Taking Ownership

There’s a really common business concept that I’ve heard a lot of, mostly through my time making games. It’s often suggested that you should “take ownership” of your work, and that doing so gives you more investment and makes you care about it more.

https://www.etsy.com/listing/229464652/hand-painted-coffee-mug-this-is-my

https://www.etsy.com/listing/229464652/hand-painted-coffee-mug-this-is-my

It’s an effective strategy from a leadership perspective, but it’s not without cost. To truly allow someone to take ownership of something, they need to have the freedom to shape it in their own way. In a lot of endeavors, this is fine, but as nice as it is to have an invested employee building something for you, if you really do need it a specific way there’s a good chance you’ll be robbing them of ownership.

To look at it from a different angle: a big part of my attachment to the minis games I play is the personal touches I give my collection. Even beyond painting them, I do a lot of careful work in assembly, often significantly converting a model, to put my own personal touch on it. I can’t remember the last time I assembled a mini precisely how it appears on the box, and in some cases I’ve done some conversions so extensive that the mini in question is almost totally unrecognizable. I do my best to be careful about the minis being confusing on the table top, but the personal touch is important to me.

SAO's Yui, work in progress

SAO’s Yui, work in progress

One of my recent projects is an extensive conversion of an ALEPH Steel Phalanx force to SAO characters. I’ve carefully constructed a playable list from the minis I have (and a couple of additions), and am converting the entire group to match the main cast of the show. Prior to this, I’ve never liked Steel Phalanx, it’s a faction made up of characters that don’t really resonate with me. By turning them from characters I couldn’t care less about to characters I’m interested in, I’ve been inspired to do a lot of work converting and painting the entire team, and I suspect I’ll have a lot of fun actually playing them, too.

The Infinity community (as represented on the forums) has been publicly supportive of this project (and others!), but I’ve gotten the occasional bit of criticism– why change the models that are sculpted the way they are for a particular reason, or why make your games more confusing with bizarre proxies or heavily altered pieces? It’s a similar type of criticism I’ve recieved from a recent Ariadna team I put together, which was based on my Shadowrun campaign and is about half-comprised of non-Ariadna minis that fit the Shadowrun characters but aren’t necessarily part of Ariadna as a faction– potentially confusing for someone, even if I’m very consistent about how I use them.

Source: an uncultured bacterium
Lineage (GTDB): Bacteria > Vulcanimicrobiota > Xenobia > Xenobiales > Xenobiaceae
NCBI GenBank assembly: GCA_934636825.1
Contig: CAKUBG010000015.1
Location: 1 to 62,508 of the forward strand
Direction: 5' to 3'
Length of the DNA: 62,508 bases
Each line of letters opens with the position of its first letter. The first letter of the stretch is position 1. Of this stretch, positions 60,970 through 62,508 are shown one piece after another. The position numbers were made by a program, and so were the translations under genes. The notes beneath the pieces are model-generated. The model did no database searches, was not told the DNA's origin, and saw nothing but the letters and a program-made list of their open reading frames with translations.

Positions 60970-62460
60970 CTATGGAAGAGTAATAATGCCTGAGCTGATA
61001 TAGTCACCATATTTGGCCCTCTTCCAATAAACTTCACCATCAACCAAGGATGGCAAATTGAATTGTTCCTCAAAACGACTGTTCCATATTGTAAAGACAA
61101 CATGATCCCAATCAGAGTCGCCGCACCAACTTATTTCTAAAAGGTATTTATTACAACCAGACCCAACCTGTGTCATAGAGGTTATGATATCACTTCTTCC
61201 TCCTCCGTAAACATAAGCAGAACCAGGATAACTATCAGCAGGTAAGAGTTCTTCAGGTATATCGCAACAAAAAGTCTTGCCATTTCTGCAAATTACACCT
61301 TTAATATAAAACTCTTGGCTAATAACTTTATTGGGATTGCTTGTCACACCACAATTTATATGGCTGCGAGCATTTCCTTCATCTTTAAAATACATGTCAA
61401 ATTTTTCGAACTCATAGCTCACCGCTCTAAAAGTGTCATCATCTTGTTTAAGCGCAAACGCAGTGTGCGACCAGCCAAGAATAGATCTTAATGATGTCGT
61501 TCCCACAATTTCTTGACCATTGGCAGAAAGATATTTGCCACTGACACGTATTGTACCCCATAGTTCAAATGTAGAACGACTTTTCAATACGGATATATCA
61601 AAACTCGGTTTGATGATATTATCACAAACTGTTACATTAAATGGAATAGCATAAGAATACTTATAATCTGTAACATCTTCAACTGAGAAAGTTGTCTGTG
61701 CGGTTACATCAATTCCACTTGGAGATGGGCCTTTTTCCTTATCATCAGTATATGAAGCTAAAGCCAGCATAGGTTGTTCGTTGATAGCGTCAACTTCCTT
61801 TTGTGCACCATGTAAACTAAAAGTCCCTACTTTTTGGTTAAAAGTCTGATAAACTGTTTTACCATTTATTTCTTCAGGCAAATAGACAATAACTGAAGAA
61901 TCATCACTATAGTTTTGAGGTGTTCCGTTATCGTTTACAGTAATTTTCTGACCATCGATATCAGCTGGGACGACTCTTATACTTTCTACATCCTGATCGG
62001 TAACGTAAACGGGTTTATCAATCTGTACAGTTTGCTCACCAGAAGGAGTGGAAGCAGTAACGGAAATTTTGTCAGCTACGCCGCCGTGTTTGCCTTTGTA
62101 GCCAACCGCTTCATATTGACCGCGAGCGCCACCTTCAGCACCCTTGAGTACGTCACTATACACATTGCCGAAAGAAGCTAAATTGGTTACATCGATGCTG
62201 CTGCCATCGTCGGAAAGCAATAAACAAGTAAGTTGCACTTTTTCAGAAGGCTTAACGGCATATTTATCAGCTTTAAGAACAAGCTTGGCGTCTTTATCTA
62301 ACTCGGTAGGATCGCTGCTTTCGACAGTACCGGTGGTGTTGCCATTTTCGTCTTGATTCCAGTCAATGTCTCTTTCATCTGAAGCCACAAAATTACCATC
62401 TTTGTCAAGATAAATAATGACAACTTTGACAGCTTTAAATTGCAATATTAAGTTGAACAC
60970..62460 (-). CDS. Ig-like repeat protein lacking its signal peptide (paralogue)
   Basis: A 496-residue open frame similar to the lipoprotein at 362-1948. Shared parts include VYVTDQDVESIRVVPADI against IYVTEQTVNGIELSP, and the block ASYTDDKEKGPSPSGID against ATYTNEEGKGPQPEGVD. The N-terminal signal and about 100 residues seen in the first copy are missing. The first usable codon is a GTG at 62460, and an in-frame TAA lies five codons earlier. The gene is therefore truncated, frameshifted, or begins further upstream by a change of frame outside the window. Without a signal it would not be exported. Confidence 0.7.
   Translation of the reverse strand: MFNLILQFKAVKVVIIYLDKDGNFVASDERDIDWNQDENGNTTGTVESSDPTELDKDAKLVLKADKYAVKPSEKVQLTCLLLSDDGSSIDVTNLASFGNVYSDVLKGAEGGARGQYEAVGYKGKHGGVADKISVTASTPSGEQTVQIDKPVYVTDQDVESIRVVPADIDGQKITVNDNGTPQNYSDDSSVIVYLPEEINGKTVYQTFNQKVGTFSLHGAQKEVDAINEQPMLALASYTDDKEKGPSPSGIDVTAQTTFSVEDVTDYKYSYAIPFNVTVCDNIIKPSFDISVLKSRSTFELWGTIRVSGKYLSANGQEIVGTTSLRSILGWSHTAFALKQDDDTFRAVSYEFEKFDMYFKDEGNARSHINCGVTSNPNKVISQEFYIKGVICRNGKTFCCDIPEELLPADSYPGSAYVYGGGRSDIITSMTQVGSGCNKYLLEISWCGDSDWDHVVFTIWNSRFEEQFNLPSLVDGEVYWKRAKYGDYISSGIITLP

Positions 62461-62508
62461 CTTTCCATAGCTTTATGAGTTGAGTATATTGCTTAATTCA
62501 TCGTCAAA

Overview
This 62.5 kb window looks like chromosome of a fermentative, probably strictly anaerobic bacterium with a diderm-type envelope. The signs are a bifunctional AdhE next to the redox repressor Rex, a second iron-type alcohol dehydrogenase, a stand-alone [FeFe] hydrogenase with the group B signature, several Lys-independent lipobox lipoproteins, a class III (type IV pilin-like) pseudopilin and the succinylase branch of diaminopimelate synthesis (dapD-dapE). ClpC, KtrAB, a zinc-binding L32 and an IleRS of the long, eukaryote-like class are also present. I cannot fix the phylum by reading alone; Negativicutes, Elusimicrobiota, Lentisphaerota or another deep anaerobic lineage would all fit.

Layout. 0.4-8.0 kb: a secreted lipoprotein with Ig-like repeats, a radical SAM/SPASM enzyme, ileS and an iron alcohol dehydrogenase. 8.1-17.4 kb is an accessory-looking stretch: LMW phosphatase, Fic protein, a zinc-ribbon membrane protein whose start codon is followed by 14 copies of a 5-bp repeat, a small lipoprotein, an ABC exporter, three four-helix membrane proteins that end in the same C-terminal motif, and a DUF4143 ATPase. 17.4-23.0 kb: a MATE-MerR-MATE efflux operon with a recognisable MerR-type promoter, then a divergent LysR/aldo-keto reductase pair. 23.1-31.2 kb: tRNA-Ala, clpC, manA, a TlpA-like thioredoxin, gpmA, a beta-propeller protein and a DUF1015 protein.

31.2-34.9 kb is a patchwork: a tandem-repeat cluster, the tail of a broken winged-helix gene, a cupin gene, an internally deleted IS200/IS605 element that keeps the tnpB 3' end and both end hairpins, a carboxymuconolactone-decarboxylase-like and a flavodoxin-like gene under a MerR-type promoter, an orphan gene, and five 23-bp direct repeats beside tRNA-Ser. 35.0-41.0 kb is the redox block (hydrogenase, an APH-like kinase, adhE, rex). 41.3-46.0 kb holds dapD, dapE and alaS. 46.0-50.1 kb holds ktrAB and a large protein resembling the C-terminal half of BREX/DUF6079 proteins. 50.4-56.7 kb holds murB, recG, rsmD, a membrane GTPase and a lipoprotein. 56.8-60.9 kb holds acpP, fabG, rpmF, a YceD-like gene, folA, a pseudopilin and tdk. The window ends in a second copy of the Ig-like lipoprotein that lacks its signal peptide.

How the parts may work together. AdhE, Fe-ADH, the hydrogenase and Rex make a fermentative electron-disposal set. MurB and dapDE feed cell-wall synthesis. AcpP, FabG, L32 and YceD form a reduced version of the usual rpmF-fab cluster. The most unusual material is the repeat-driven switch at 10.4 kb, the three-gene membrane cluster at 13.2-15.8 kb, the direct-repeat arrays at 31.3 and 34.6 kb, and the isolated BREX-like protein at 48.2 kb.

Volt Securities and Interdiction, my (commissioned) Ariadna force.

Volt Securities and Interdiction, my (commissioned) Ariadna force.

The reality is that without my own personal touch on these groups of minis, I wouldn’t own them, or they’d collect dust on a shelf. At any given time, I usually have a handful of minis that I haven’t assembled, sitting around in boxes because I picked them up from a tournament victory, as part of a sale, to round out another order, or just on a whim, and I haven’t made a personal connection with them that gives them value to me beyond game pieces. When I put my own spin on them, they have meaning for me even when I don’t like them. I often go as far as telling myself my own stories about them, determining fictional personalities and stories about the groups I put together, which inspires paint schemes, details, and even extends to list construction.

When I was growing up, I once complained to my dad that the essays I had to write in school were boring and meaningless. He suggested that I use the essay prompts as a way of springboarding into a topic I *was* interested in– his actual phrasing was more like “use the prompt just long enough to lead you into something you actually want to talk about, then talk about that”, which appealed to my teenage subversive side, but the end result was the same. My writing quality jumped immensely after that, partly because the satisfaction of “tricking” the teachers into letting me write about whatever I wanted gave me a smug sort of glee, but also because once I was writing about something I actually cared about, I put more effort in the work. On several assignments, I was told later that I didn’t exactly adhere to the prompt as such, but that it was a good enough essay that the teacher would let it slide. I took ownership of my writing and the improvements were noticeable, though the end result was often not what had originally been envisioned.

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The same is true elsewhere as well. My writing, my minis, and my work all get a lot more care and effort put into them when I can take ownership and make them my own, but it also means they’re very likely to be significantly different from the standard set of expectations. As a team leader, I take care to be aware of this double-edged sword. I can give someone a lot of freedom to work out how they want to do things, but if I then come back and “make corrections” or otherwise deny then the freedom to add their personal touch, especially after the fact, I’m both sabotaging my own credibility and damaging the work of my team member. When I delegate a task out to someone on my team, it’s important that I support their efforts, even if they’re not what *I* would choose to do, so long as they’re effective. If I want something done my way, I had better be prepared to do it myself, or I can’t expect to draw upon the additional motivation and value that comes from someone “taking ownership”.



Source: Digital Initiative
Taking Ownership

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